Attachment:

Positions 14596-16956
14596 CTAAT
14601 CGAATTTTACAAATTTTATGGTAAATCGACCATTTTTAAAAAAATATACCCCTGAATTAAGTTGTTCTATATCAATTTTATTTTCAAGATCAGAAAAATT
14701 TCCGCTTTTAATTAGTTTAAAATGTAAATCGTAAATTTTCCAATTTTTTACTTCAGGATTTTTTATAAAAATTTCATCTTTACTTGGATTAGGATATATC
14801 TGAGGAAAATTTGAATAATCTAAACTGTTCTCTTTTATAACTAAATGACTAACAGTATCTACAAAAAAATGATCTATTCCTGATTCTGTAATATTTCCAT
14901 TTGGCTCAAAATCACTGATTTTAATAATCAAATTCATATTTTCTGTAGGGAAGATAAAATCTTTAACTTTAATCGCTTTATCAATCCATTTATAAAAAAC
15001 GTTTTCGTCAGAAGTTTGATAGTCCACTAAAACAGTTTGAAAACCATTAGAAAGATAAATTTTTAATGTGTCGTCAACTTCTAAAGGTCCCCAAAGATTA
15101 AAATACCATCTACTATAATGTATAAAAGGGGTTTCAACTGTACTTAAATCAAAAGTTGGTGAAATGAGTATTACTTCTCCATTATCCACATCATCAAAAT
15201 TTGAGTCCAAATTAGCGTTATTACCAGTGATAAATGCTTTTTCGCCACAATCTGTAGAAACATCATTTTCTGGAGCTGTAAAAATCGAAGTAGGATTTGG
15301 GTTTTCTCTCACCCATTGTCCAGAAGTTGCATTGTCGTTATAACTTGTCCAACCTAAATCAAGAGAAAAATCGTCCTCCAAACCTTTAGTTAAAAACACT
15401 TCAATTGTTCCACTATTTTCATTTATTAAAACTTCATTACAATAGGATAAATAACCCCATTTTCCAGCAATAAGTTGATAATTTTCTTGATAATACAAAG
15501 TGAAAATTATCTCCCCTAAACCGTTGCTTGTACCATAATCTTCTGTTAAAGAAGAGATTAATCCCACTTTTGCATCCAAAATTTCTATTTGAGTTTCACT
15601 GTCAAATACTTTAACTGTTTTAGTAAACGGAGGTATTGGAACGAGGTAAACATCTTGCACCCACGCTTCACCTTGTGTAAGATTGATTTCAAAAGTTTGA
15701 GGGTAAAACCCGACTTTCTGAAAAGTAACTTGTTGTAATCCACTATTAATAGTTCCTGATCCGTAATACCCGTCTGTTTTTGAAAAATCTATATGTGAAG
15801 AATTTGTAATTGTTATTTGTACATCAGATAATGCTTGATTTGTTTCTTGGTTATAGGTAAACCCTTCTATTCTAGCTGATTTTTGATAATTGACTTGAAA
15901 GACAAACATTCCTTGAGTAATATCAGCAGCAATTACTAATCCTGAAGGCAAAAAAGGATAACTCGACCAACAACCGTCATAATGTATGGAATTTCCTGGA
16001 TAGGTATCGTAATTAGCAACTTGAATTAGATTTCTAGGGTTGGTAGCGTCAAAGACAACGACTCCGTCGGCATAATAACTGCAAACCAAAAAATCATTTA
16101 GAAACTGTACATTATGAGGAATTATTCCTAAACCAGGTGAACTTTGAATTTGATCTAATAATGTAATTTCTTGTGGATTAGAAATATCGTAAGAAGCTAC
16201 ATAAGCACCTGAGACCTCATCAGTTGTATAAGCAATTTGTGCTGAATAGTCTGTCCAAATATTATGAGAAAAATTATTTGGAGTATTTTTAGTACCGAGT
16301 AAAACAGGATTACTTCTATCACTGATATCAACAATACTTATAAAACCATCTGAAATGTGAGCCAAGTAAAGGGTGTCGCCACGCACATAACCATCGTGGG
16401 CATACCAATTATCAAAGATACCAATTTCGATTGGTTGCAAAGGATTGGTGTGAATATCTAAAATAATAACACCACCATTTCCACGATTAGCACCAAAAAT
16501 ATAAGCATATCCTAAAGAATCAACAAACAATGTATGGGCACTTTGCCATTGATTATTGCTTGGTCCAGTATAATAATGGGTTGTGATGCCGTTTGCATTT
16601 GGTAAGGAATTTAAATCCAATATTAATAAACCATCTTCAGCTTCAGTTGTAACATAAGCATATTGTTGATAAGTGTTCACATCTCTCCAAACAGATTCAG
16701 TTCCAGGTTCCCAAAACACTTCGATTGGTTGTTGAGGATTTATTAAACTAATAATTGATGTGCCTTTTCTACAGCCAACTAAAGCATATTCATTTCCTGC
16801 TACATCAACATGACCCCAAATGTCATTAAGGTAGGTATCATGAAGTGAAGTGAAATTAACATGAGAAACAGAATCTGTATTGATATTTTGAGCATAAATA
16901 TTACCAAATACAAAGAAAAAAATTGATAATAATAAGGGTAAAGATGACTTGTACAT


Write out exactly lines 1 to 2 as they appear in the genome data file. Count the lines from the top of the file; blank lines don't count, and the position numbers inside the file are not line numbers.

Positions 14596-16956
14596 CTAAT